Religious worker visa options are available to religious organizations that may consider hiring religious personnel. Ministers or religious workers may enter the United States to work full time in a compensated position if they have been members of a bona fide religious organization for at least two years prior to seeking a visa.

A minister qualifies for admission under the following conditions:

  1. Fully authorized and trained in religious denomination to conduct religious worship and perform other duties usually performed by clergy of denomination.
  2. Is not a lay preacher or an individual unauthorized to perform clergy's duties.
  3. Performs activities rationally related to being a minister.
  4. Works solely as a minister in the United States which may include incidental administrative duties. To qualify ministers must work a minimum of 20 hours per week.
  5. Deacons, practitioners of Christian Science, and officers of the Salvation Army may be deemed ministers.

A religious worker qualifies for admission under the following conditions:

  1. Member of a bona fide nonprofit religious denomination and organization in the United States for a minimum of two years immediately preceding the time of application for admission.
  2. Must work in a full-time or part-time position with a minimum of 20 hours per week.
  3. Must perform a religious vocation or occupation in either a professional or nonprofessional capacity.

Qualifying religious occupations are defined as follows:

Religious Occupation — The duties must primarily relate to: (i) a traditional religious function and be recognized as a religious occupation within the denomination; (ii) clearly involve inculcating or carrying out the religious creed and beliefs of the denomination; (iii) not include positions that are primarily administrative or support such as janitors, maintenance workers, clerical employees, fundraisers, person solely involved in solicitation of donations or similar positions but may include incidental administrative duties to religious functions; and (iv) not be solely for religious study or training for religious work, although a religious worker is not barred from such training or study.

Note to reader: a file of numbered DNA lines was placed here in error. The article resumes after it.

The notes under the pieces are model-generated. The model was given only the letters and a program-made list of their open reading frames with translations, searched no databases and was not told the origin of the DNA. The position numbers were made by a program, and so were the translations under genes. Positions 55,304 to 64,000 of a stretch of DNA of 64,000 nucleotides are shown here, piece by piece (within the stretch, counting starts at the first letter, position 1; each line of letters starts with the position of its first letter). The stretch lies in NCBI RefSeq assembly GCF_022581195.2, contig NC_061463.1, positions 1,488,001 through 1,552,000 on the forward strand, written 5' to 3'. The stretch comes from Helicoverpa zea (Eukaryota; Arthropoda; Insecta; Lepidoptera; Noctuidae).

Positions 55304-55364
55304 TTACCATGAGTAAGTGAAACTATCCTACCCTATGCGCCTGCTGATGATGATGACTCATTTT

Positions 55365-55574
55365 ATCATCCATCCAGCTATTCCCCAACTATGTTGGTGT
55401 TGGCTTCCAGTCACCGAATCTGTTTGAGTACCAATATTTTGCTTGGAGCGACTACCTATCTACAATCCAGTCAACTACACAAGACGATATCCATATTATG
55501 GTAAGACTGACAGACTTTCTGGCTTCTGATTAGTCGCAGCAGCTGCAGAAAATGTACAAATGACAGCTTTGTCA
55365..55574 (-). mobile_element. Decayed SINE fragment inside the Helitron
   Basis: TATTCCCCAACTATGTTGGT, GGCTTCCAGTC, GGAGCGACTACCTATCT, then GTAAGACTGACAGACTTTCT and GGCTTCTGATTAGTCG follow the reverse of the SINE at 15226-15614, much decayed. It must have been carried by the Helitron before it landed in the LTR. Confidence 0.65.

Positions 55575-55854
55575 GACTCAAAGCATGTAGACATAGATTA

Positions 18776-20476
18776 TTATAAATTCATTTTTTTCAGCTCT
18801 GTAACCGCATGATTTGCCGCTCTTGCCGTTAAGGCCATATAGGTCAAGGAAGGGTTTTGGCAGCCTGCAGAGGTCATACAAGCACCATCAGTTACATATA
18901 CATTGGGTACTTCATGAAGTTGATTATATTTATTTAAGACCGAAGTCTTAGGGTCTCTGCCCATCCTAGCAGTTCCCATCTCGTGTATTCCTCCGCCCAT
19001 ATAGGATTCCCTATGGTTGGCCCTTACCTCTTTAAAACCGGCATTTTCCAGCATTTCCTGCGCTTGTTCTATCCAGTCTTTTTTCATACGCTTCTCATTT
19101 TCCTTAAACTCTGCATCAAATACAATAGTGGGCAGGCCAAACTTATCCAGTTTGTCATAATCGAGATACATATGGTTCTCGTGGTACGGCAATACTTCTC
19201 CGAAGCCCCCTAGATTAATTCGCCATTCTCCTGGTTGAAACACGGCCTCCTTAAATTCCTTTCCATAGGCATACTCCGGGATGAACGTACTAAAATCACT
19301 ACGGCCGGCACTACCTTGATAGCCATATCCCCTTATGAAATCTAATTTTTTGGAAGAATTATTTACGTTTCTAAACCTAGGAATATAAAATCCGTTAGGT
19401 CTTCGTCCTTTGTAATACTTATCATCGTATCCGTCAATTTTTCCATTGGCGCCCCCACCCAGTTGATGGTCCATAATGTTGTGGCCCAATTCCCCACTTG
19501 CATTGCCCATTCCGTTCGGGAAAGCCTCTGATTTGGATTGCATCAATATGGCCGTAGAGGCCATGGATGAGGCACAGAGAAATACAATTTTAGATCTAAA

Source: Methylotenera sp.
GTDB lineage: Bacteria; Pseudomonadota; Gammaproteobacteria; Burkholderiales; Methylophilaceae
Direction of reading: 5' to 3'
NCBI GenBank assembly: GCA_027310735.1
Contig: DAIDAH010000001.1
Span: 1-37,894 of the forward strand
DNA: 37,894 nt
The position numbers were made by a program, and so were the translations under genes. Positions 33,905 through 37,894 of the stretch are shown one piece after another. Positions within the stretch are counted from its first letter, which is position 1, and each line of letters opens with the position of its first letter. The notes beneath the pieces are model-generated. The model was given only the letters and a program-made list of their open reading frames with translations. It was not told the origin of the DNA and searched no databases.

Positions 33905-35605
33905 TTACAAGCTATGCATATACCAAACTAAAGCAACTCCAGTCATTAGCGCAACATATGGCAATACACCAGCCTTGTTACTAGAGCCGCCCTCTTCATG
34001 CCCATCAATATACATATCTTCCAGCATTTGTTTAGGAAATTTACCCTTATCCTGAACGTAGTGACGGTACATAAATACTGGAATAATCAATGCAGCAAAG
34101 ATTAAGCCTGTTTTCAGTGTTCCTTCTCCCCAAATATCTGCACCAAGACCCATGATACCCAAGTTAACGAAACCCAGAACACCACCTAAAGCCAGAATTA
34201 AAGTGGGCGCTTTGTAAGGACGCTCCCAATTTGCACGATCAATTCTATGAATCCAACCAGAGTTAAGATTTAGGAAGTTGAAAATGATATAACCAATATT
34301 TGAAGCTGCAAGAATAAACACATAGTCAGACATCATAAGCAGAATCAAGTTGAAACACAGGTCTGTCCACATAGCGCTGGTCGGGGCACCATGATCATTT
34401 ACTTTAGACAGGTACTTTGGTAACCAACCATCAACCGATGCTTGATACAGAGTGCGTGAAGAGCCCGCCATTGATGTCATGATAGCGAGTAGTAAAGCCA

Religious Vocation — A form of lifetime commitment through vows, investitures, ceremonies or similar indicia to a religious way of life such as nuns, monks, and religious brothers and sisters. Distinguished from secular members of the denomination.

Religious Denomination — A group or community of believers that is governed or administered under a common type of ecclesiastical government and includes one or more of the following: (i) common form of worship; (ii) common doctrine; (iii) common services; (iv) common established place of worship; or (v) comparable indicia.

Religious workers generally may obtain up to five years of status to work in the United States. However, religious workers may not work in the United States in any other capacity than as a minister or religious worker. Religious workers may work for more than one qualifying employer if each religious organization files a petition seeking a visa.